Category: Lawyers

Latest DACA Decision from Texas District Court, DACA Lives!

Federal District Court Judge Andrew Hanen issued a 117 page Memorandum Opinion and Order today in regards to the State of Texas and other States attempt to end the Deferred Action for Childhood Arrivals Program. 18.08.31Texas Order Denying PI  Many expected the decision to call for an end to the DACA program, however Judge Hanen stated that Texas and other states essentially took too long to file the lawsuit.

Judge Hanen did cast great doubt on the future of DACA, stating that he believes the program was enacted in violation of the Administrative Procedure Act (APA) and finding that the states were harmed by the program. However, given so many people relied on the program and Texas took years to file suit, he did not grant the preliminary injunction. He also issued a separate order allowing either party to appeal the case to the 5th Circuit Court of Appeals. Judge Hanen essentially is wanting the higher courts to issue ruling on the different legal theories so that everyone across the nation can have one unified policy. Currently the majority of District Court Judges have ruled that the DACA program must continue, however others have not. Ultimately the United States Supreme Court will decide the case after the separate cases make their way through their respective Courts of Appeals.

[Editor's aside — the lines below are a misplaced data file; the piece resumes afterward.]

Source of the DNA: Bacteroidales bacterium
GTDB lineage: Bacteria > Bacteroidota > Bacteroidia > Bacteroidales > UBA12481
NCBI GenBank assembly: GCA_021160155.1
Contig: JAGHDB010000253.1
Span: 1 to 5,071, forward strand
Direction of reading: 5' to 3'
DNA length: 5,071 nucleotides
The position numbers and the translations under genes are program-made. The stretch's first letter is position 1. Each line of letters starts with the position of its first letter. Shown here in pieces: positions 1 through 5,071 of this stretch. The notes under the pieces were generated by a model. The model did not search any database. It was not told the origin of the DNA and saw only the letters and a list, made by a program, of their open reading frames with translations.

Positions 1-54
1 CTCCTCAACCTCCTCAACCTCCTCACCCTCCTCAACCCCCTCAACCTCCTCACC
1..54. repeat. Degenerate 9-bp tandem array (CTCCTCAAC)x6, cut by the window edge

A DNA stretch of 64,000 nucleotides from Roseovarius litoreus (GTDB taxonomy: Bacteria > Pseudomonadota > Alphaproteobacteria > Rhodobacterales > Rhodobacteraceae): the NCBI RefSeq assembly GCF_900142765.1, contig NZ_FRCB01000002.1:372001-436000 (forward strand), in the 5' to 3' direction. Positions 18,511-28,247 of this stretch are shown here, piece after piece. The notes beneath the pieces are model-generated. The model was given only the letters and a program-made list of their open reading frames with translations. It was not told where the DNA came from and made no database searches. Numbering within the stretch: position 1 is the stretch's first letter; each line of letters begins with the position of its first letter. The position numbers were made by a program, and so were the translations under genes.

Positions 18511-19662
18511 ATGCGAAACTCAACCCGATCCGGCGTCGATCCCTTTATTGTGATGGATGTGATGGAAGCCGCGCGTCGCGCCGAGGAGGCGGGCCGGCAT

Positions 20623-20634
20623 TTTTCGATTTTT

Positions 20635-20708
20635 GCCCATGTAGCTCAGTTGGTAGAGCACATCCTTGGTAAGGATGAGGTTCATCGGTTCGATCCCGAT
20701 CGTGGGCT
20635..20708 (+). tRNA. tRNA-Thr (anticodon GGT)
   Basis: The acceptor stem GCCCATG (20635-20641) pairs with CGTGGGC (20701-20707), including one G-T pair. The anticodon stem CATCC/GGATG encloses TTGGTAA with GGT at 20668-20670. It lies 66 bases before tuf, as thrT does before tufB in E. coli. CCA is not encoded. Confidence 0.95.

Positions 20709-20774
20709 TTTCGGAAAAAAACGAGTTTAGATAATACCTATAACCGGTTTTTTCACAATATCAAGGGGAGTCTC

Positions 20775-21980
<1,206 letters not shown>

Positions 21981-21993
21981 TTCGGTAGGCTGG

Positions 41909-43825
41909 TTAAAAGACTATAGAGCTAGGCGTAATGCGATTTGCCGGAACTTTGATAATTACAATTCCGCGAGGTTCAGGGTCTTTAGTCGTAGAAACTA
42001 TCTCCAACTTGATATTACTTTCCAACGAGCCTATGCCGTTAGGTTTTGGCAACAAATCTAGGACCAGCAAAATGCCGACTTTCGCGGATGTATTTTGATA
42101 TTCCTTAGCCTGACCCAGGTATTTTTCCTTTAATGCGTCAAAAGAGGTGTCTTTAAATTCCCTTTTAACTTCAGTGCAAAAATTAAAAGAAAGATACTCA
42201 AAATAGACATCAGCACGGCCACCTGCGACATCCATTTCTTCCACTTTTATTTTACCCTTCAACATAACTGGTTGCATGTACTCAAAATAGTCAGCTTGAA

Immigration and Criminal Attorney Ray Ybarra Maldonado, of the Ybarra Maldonado Law Group, breaks down the Judge’s Ruling and describes what he believes will happen next with DACA.  To be updated of future videos following the Ybarra Maldonado Law Group on Facebook.

Abogado Ray quoted in NPR segment about Government failing to meet Court imposed Deadline

Abogado Ray Ybarra Maldonado was quoted in an NPR segment about the Federal Government’s lack of effort in reuniting children with their parents. The segment, titled Migrant Family Reunifications Continue As Deadline Nears, states that the deadline for the government to reunited the children is July 26.  In a Facebook Live video, Abogado Ray Ybarra Maldonado goes into further detail about the government’s lack of progress in complying with the Federal Judge’s Order.  The status report was filed by both the Government and the American Civil Liberties Union on July 19, 2018.

  • Key points: 2,551 total children are class members